It’s a HOT summer everywhere, including what’s been happening on social media lately. Here’s what’s happening as the second half of 2021 gets underway:
- A shift in content continues on Instagram as the platform’s head says it’s “no longer a photo-sharing app.” Adam Mosseri says the shift to entertainment, video, and shopping will continue.
- Business owners can now add “black-owned” labels to their profiles.
- The platform continues to test publishing from desktop computers. Screenshots show that users can select aspect ratios, apply built-in filters, and use basic editing parameters.
- If it works for one platform, it can work on Facebook, right? Threads – which are popular on Twitter – are being tested on Facebook to let users post connected posts.
- Facebook has recruited dozens of writers to jump into the newsletter game. The new feature – Bulletin – covers content such as sports, science, health, and finance, but NO politics.
- Facebook continues to focus on getting COVID-19 vaccines to underserved communities. This includes pop-up vaccine clinics and mobile units in communities near its headquarters.
- A one-stop “privacy check-in” feature being tested helps users better understand their settings and options. The check-in walks users through a series of questions that help them think about how public or private they want to be on the platform.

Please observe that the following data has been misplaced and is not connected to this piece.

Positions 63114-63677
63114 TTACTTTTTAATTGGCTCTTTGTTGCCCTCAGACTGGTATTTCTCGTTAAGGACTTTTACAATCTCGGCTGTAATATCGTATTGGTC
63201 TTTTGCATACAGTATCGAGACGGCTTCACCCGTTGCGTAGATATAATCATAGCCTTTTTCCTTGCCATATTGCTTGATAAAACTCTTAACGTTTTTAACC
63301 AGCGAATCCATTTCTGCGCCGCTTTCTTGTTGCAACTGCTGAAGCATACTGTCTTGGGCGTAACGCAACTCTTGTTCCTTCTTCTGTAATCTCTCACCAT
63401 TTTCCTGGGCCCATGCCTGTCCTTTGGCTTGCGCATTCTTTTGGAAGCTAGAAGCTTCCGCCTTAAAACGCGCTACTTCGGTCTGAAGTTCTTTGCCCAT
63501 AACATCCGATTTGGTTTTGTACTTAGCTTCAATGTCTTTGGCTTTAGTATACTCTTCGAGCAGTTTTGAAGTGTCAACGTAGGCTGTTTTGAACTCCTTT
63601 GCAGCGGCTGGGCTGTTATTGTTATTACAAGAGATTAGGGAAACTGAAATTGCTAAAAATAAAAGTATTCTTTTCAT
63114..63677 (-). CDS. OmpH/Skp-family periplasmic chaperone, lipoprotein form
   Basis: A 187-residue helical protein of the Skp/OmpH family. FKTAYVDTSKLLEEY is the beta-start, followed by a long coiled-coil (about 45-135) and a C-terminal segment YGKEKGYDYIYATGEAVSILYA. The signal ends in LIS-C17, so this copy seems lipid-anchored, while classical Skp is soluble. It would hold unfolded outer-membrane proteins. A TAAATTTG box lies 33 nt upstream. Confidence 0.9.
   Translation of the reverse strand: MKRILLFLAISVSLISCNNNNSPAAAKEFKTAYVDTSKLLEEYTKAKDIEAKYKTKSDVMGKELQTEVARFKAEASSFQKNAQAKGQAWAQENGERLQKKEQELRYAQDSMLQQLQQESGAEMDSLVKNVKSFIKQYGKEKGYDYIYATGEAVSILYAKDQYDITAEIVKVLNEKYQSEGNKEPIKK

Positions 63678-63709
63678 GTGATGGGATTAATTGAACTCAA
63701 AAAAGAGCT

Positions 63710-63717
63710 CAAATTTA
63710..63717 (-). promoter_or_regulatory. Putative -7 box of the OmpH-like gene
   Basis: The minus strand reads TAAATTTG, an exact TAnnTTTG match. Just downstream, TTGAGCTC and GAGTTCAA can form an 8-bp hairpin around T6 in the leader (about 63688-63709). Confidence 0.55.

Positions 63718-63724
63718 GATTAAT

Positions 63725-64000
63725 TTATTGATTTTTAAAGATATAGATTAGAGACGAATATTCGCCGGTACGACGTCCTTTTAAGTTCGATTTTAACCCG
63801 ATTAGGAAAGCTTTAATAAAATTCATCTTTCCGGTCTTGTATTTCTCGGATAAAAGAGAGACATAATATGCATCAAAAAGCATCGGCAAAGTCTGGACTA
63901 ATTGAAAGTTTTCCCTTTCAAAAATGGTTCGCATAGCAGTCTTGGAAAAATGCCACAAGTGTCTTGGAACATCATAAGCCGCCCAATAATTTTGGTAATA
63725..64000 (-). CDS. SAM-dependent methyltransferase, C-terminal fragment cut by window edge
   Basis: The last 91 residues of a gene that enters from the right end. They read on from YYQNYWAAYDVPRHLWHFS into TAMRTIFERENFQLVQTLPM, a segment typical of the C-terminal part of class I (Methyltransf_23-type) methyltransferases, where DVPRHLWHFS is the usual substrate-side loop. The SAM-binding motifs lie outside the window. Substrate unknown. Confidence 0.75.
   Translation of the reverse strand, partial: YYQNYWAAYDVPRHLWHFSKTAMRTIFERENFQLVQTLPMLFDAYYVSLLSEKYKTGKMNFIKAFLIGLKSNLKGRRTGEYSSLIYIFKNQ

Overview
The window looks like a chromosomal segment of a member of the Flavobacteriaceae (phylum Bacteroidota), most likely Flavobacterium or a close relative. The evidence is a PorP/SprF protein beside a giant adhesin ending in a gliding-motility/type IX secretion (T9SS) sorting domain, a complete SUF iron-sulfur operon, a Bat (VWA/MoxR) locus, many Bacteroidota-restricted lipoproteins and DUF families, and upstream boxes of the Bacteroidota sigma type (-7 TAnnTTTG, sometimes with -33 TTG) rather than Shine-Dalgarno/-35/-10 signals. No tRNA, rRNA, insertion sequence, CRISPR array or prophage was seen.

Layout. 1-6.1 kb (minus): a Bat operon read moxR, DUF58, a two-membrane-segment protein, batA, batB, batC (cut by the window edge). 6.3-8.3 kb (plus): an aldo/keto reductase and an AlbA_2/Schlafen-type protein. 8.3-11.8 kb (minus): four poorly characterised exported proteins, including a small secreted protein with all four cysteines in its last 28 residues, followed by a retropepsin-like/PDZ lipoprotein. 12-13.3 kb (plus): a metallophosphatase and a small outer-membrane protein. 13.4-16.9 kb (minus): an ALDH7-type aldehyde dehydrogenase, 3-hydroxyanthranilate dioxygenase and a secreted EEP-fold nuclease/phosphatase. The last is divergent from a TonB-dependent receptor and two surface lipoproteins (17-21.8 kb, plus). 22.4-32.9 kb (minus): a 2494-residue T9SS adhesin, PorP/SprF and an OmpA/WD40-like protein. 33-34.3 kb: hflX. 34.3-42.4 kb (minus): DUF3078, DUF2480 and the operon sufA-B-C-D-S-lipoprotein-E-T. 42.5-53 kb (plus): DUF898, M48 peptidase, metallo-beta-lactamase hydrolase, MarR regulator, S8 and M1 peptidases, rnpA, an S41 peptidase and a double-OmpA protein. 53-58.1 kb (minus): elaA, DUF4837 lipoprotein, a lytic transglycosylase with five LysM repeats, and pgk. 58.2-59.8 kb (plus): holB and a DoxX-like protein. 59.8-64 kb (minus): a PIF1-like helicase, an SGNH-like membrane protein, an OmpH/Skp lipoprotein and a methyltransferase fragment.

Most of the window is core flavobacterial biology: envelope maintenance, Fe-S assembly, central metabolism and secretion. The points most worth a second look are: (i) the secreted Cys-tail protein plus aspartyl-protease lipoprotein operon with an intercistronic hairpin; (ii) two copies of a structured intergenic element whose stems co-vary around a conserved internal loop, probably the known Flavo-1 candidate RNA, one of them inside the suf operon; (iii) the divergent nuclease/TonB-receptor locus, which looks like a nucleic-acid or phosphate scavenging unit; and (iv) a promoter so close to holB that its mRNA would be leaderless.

- In another security move, Twitter added an option for users to use physical security keys as their only form of two-factor authentication. This provides an extra layer for users to protect their accounts.
- Pinterest received a brand safety certification from the Trustworthy Accountability Group. The organization works to increase trust and transparency in digital advertising by fighting against online criminal activity.
- Pinterset has banned weight loss ads. This includes ads with testimonials about weight loss or weight loss products, or ads referencing Body Mass Index (BMI) or similar indexes.
- “Don’t make ads, make TikToks.” That’s the message from TikTok to brands as it wants businesses to be more creative or more authentic.
- YouTube is testing more ways to reduce abusive comments with a new test of Channel Guidelines. This allows Channel managers to set rules around the types of comments people can post.
- The U.S. Supreme Court says a Pennsylvania school can’t punish a cheerleader for swearing on Snapchat. The ruling determined that students’ rights to free expression outweighed the school’s interest in preventing potentially disruptive language.
- When one social media platform goes down, what do you do? Head to another platform to complain about it, right?!? That’s what happened recently when TikTok went down and users flocked to Twitter full of memes.